Port Orchard plans to 'paint the town'

Volunteers could get the opportunity to give downtown Port Orchard a fresh coat of paint. - Courtesy photo
Volunteers could get the opportunity to give downtown Port Orchard a fresh coat of paint.
— image credit: Courtesy photo

Volunteers are planning a second-stage cleanup for downtown Port Orchard in anticipation of the tourism season and summer festivals.

While the cosmetics are to be applied over the coming months, there is also a tentative plan for a more radical upgrade.

Mayor Lary Coppola is investigating the idea to hold a “painting weekend,” during which the city would close down Bay Street for two days and recruit volunteers to add a fresh coat of paint to every downtown building.

The landscaping and renovations, which will take several months to complete, are leading up to the first Cedar Cove Days at the end of August.

“Whenever you have company, you want to clean the house,” Tourism Committee member Cindy Lucarelli said.

Landscaping is the least expensive and most effective process, and several projects are on the drawing board.

The most prominent is a grassy spot on the east end of Bay Street downtown, which is to be cleaned up this weekend by a crew supervised by Chamber of Commerce Executive Director (and Tourism Committee member) Coreen Haydock Johnson.

After the area is cleared Johnson hopes to plant a visible W-E-L-C-O-M-E in begonias on the land, to greet people who are coming into the downtown area.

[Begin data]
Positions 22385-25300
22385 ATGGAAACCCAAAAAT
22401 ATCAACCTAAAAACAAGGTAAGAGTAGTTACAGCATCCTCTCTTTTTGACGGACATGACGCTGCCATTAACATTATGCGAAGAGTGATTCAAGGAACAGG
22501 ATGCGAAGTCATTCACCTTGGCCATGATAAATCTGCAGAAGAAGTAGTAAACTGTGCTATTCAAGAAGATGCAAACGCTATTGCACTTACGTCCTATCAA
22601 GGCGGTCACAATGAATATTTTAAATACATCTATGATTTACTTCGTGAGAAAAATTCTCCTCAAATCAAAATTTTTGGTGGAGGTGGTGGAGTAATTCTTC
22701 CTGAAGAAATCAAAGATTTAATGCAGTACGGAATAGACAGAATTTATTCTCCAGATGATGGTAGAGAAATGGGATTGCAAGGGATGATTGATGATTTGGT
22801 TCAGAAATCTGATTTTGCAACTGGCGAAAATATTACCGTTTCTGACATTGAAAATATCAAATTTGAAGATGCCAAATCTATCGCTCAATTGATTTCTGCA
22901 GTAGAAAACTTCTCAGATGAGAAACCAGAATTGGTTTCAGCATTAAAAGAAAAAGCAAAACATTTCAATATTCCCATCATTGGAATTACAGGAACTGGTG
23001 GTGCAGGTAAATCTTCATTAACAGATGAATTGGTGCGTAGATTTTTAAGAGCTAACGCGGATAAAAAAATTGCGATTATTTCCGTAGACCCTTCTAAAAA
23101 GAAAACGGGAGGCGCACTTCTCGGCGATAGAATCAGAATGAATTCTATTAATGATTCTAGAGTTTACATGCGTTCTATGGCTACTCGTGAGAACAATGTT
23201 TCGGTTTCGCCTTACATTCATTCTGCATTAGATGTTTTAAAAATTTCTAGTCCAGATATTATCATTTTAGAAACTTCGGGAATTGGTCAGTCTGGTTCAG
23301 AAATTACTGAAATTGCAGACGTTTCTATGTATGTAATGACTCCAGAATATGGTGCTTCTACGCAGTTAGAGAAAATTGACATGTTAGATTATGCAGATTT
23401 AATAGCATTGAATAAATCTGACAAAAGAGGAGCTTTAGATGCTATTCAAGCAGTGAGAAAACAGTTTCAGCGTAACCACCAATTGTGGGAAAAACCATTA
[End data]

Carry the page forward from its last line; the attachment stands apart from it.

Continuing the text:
About $3,000 of already collected funds from the hotel-motel tax have been allocated to the project, supplemented by a $2,000 gift from talk show host and local resident Delilah Rene.

“Port Orchard is a great community and Delilah wants to show her support,” said Kraig Kitchen, Rene’s business partner and spokesman. “This cleanup is a worthwhile effort.”

Kitchen said Delilah is open to covering some of the paint costs, but won’t commit to a certain amount or percentage until more data is made available.

Coppola, who is enthusiastic about the painting project, admits there are several details yet to be determined.

The color scheme could be the most important, and controversial. There is the amount of paint, and its quality.

There is also the number of volunteers, which will influence how many paintbrushes will be needed.

And of course, liability needs to be established, and the process could take considerable preparation.

“This would be a great promotional opportunity for Port Orchard,” Coppola said. “We can have a lot of fun. There are volunteers and celebrities that want to get involved.”

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